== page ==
Wow – that was fast! Spring 2022 has arrived. Although it still feels like winter, no doubt warmer weather is on its way.
Traditionally this is the time to get your vacuum and feather duster out to make your home sparkle. Cleaning your surroundings from top to bottom can be a fantastic mood booster. But what about using this opportunity to focus on your finances?
Spring cleaning your finances doesn’t need to be ground-breaking – it simply means applying a practical, common-sense approach to get your finances in better shape. The most challenging part, like with cleaning, will usually be to translate the desire to do this into sustained, measurable, action.
So, let’s get into five ways to spring clean your finances!
1. Track your spending
First, perhaps start by dividing all your spending into discretionary and non-discretionary spending (psst — sign up to our Six Weeks to Financial Fitness course to learn more about types of household spending!).
Non-discretionary spending is necessary to maintain the bare necessities of life – things that you need. This usually includes rent or mortgage repayments, utilities (power, water, telephone), food, clothing, cleaning, and maintenance.
Discretionary spending is generally non-essential and is often driven by desire, rather than need. These can include hobbies, travel, and entertainment.
Simple spring cleaning will see you shopping around for the best deals from energy and phone providers and reviewing whether there might be less expensive options. We are great at thinking it is too much bother to change service providers, and utility providers and banks love us for it by taking us for granted.
There are plenty of great websites, such as http://energymadeeasy.gov.au/ to check your energy plans. There are also websites to compare your mortgage, but make sure you understand the motivation of the websites providing these services as many appear to be for-profit companies. There is a federal government website that has some good tips about getting the best mortgage: https://moneysmart.gov.au/home-loans.
2. Review Credit Cards & BNPL services
We believe credit cards and Buy Now Pay Later (BNPL) services can have such an adverse impact that they deserve their own category.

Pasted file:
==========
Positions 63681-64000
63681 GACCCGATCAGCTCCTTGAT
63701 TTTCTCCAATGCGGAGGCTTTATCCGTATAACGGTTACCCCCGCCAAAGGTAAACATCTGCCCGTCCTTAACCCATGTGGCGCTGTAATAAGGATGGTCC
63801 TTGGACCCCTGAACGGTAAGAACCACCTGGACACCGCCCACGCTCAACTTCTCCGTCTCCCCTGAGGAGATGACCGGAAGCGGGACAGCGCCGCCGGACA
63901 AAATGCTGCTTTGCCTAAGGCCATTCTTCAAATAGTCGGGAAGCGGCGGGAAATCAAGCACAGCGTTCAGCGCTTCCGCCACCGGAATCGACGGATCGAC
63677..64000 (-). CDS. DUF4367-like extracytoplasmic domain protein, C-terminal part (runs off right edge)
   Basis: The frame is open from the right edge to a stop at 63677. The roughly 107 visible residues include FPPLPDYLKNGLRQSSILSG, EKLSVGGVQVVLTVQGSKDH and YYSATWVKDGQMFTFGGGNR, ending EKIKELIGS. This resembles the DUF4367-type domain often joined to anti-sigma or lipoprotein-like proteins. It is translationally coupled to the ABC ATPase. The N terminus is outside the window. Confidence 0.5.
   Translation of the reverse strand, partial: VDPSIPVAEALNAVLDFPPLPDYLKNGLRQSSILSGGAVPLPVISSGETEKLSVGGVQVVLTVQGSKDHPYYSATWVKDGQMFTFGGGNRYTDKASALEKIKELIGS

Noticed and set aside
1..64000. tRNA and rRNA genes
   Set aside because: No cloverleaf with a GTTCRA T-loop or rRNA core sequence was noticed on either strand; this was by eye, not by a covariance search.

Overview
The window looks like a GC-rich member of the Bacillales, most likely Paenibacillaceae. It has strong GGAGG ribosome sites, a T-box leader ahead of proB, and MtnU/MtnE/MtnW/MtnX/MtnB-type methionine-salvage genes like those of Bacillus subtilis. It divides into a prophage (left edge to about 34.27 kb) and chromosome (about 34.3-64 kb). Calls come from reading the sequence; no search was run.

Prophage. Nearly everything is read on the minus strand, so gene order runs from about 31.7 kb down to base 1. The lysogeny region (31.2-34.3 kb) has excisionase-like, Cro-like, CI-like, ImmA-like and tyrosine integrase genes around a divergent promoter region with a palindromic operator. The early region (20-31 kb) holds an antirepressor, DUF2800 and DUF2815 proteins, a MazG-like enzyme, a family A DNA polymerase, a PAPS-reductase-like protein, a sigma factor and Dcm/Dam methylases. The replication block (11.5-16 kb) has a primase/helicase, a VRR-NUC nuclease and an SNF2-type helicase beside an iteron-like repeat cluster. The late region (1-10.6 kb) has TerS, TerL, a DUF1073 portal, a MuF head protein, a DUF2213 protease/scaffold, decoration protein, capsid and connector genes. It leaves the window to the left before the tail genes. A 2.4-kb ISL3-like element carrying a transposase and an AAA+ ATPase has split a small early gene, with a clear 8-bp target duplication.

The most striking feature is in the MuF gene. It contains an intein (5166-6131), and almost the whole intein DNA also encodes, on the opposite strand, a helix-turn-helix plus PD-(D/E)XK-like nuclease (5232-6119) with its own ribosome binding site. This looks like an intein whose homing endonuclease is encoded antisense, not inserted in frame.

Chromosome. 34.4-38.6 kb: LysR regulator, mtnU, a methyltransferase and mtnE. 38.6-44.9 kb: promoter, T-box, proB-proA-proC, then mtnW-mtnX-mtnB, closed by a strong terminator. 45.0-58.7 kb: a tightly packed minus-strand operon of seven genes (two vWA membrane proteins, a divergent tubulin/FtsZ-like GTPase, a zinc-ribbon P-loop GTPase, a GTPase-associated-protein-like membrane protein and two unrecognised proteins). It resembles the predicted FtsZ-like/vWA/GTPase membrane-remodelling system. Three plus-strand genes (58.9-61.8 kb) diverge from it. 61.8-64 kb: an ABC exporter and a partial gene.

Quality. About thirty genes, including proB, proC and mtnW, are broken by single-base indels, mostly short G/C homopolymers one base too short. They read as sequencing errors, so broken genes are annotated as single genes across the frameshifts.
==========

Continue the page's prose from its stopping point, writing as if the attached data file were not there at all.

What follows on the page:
The bottom line is that credit card and BNPL debit is some of the most expensive debt around (the average interest rate payable is 19.94% according to Finty), and we believe it should be handled with great care, and avoided completely if at all possible.
Credit cards can be ok (and you can use them to earn loyalty points which can be quite valuable), but only if you use them properly – by paying off the required balance in full at the end of each cycle.
Making only the minimum payment on the average credit card debt currently of $2,938 (based on Finder’s research) it will take you 33 years and 2 months to pay the balance off in full.
If you are repaying debt from credit cards or outstanding BNPL bills, do yourself a huge favour and make it an absolute priority to pay them all off as soon as you can. It’s easy to feel overwhelmed if you have several outstanding loans owing at once, so try tackling the smallest debt amount and work your way up after each one is paid off. This is known as the Snowball Method.
And – then work on not falling into the same trap as you were with credit card and BNPL debt.
Source: Buzzfeed | Debt Snowball Method
3. Prepare and stick to a budget
Now it is time to embrace the spreadsheet, and use it to track all your spending and income. This is only effective if you do two things, firstly, set it up, and then track whether you can keep to it. Monitoring this monthly is generally a good place to start.
If your income for the period is greater than your expenses, then congratulations, you’re in a cash positive position.